“You could win exciting prizes in the Jumia 8th anniversary spin and win giveaway,” it reads. “More and more people are winning daily, it could be your turn today. Hurry now and spin for free.”
The message links to a website where people are invited to “spin the lucky wheel”. Is it legit?
‘Not being run by Jumia’
Africa Check spun the wheel and were told we had won a smartphone. But to claim it, we were required to follow certain instructions. They included telling five groups or 15 friends on WhatsApp about the game.
We contacted Jumia Kenya on Facebook and asked about the promotion.
“We confirm this is not an engagement being run by Jumia. All our promotions are run on our social media platforms or on the Jumia App and website,” Jumia told us.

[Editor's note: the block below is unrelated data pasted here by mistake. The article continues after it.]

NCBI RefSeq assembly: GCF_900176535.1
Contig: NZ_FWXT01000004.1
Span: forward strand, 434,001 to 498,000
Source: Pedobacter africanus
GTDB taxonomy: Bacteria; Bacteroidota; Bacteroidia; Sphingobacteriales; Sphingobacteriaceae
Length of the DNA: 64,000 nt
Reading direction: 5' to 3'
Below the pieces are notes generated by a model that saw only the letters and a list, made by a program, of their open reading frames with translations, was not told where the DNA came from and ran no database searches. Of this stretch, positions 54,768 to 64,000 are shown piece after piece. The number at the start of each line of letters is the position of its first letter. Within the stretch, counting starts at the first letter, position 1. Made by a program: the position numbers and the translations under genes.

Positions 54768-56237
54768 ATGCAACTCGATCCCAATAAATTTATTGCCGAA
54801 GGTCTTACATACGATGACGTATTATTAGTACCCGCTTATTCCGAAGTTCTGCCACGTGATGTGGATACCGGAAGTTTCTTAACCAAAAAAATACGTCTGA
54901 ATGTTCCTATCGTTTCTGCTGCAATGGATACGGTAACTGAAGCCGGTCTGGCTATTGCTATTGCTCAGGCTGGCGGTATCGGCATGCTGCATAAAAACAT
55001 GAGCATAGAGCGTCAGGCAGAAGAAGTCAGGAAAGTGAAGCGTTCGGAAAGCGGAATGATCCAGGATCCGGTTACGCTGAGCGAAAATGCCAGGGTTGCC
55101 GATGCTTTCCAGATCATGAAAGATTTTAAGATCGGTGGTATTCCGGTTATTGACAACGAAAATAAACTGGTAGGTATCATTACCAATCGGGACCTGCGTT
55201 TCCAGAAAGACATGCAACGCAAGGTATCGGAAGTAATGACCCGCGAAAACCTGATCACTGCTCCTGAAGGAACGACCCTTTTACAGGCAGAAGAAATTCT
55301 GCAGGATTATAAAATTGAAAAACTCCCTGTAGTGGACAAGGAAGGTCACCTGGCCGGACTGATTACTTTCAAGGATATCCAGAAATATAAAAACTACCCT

Africa Check has also exposed another fake Facebook post offering generators, smartphones, clothes and other gifts to Jumia customers. – Dancan Bwire
For publishers: what to do if your post is rated false
A fact-checker has rated your Facebook or Instagram post as “false”, “altered”, “partly false” or “missing context”. This could have serious consequences. What do you do?
Click on our guide for the steps you should follow.Publishers guide
Africa Check teams up with Facebook
Africa Check is a partner in Facebook’s third-party fact-checking programme to help stop the spread of false information on social media.
The content we rate as “false” will be downgraded on Facebook and Instagram. This means fewer people will see it.
You can also help identify false information on Facebook. This guide explains how.